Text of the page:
What communicators can learn from Politico’s 6th Annual Women Rule Summit

December 19, 2018

What do actress Felicity Jones, Senator Joni Ernst (R-IA), Ketchum DC’s KayAnn Schoeneman and Congresswoman-Elect Abigail Spanberger (D-VA 7) all have in common? They all recently gave great advice at POLITICO’s 6th Annual Women Rule Summit in Washington, D.C. Every year, POLITICO brings together a bipartisan, multicultural, multi-generational and, most importantly, dynamic group of female leaders for a day-long program of panels, group discussions and networking with the purpose of learning from and supporting one another. The Summit focused on four key themes:  Running, Leading, Earning, & Building.

Here are my top three takeaways from the day as it relates to communications:Politico’s 6th Annual Women Rule Summit

Take disciplined risks.
During the “Taking Risks, Changing the Narrative” panel discussion, Robbie Myers, Editor in Chief of Shondaland.com, relayed a story of when she was a young editor at a teen magazine in the early 90s. She was so excited to snag Will Smith on the cover. I mean, over-the-moon elated. Well, her bosses didn’t share her enthusiasm, and implied to her that Mr. Smith would not move as many covers due to his race. Despite her bosses’ ignorance, and the fact that she could have been fired by keeping the cover, she took the risk and approved the cover as is… and it paid off! As communications counselors, we may at times feel the need to play it safe. The key is to know your audience, clients and yourself and be sure to stretch yourself and your thinking to have an even stronger impact both in the workplace and when advocating for issues, clients or yourself. That’s the disciplined, thoughtful way to take risks and reap the rewards.

Be our own advocate.
Over lunch, each 10-person table was assigned an ambassador to help guide a discussion about our personal and professional experiences and how we can make an impact. At KayAnn Schoeneman’s table, our discussion focused on the aforementioned key themes – running, leading, earning and building. We discussed negotiating skills to ensure we are closing the gender pay gap. We also discussed how leading by example is an important attribute in the workplace – providing flexibility, learning and development opportunities and coaching, among others. As communicators, negotiation skills are important now more than ever. Working with a reporter on an earned media opportunity or negotiating a paid activation are both examples of how negotiating happens in day-to-day business. Deploying those same skills for personal growth and development is important in achieving gender parity in all sectors and industries.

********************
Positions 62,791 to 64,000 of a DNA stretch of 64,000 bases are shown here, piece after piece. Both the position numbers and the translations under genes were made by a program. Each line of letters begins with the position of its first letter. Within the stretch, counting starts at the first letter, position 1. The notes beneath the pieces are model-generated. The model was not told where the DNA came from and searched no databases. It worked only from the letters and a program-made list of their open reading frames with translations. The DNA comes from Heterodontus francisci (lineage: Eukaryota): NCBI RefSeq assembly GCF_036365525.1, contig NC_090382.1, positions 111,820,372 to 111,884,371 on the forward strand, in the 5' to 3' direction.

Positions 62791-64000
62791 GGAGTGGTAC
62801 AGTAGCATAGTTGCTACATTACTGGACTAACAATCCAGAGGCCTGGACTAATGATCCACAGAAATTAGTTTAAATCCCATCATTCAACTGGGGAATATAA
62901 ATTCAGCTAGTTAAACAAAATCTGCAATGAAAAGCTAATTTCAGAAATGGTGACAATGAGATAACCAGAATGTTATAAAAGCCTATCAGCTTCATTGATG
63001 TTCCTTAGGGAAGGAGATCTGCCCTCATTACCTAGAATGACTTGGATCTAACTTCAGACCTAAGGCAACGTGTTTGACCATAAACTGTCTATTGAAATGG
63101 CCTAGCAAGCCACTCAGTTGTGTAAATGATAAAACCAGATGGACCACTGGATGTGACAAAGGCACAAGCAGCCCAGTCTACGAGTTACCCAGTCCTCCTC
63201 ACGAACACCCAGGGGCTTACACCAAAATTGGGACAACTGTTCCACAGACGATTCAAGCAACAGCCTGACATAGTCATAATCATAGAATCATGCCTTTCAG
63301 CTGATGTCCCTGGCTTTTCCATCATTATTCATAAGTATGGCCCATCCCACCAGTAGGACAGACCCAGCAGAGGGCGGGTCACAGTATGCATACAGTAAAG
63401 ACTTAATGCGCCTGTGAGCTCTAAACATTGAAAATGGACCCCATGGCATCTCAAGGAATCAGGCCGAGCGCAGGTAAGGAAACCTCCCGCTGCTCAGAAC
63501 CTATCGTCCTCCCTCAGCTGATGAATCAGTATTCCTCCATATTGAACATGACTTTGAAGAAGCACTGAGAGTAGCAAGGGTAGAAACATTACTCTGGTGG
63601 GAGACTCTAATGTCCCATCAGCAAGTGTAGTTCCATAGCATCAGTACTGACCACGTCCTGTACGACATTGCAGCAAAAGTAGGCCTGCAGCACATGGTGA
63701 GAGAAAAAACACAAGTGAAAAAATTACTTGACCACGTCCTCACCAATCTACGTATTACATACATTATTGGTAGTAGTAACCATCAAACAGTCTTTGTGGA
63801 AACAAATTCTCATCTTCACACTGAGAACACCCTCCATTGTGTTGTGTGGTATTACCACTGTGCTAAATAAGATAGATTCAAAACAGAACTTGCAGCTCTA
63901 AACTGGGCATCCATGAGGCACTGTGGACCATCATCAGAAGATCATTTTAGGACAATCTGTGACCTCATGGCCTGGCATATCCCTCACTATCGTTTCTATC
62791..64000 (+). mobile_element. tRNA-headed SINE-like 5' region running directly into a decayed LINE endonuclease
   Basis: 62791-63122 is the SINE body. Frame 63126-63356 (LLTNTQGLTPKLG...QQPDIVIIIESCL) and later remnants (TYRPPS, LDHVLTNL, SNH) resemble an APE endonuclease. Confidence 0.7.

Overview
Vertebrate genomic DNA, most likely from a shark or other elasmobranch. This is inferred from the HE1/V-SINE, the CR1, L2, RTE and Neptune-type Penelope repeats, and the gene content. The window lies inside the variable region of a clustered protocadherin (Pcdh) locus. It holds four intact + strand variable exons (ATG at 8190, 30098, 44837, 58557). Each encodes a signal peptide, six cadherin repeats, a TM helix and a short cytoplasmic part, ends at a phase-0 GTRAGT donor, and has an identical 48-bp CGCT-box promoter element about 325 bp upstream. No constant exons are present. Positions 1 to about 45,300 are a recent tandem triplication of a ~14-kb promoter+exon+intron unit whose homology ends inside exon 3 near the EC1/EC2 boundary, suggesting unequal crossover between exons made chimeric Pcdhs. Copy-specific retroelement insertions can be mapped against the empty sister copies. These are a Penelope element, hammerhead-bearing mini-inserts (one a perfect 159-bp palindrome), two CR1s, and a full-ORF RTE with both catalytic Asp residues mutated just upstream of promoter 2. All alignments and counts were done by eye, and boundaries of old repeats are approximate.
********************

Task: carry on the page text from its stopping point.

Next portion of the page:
Show up as a change-maker.
“I am going to keep pointing out to my colleagues that we are at a crisis level for GOP women,” Congresswoman Elise Stefanik (R-NY 21) stated during “The Future of Women in the GOP” morning panel discussion. Stefanik shared details about how she’s forcing change within the Republican party by starting her own political operation to help elect more women by disrupting the norms of the primary election system.  As communicators, especially while our discipline is undergoing massive changes, it’s important to always evaluate your strategy, goals and implementation to make sure you’re achieving the desired impact. How you show up, unfettered and with creative solutions, is how change is made in any instance. Despite setbacks, you have to continue to show up to make progress.

While tremendous progress has been made in the past few years to improve the representation of women leaders in all sectors, there is still work to be done. As communicators, we have the ability to further shape the conversation around female leadership. POLITICO did a great job selecting a truly bipartisan group of women to impart wisdom, share their journeys and show us all what it means to be a female leader and #RULEWITHUS.

Erika Dyer serves as an account associate for Ketchum’s Public Affairs specialty. She brings a wide-range of experience in legislative affairs, strategic communications and event management.

Before coming to Ketchum, Erika worked as communications director and legislative aide to Springfield District Supervisor Patrick H. Herrity in Fairfax County, Virginia. Before serving Springfield District constituents, she worked on numerous Republican campaigns throughout Virginia including Barbara Comstock for Congress, Jennifer Chronis for Dranesville Supervisor and many others.

On top of serving as the Fairfax Area Young Republican chair and Conservative Professionals Network of Northern Virginia chair, Erika is also the Young Republican Federation of Virginia representative on the Republican Party of Virginia’s State Central Committee. When she is not working, you can find her volunteering for the Junior League of Northern Virginia and serving as the Marketing Chair for the Make-A-Wish Mid-Atlantic’s Community Leadership Council. She recently joined Washington Women in Public Relations and is looking forward to the new opportunities the organization brings.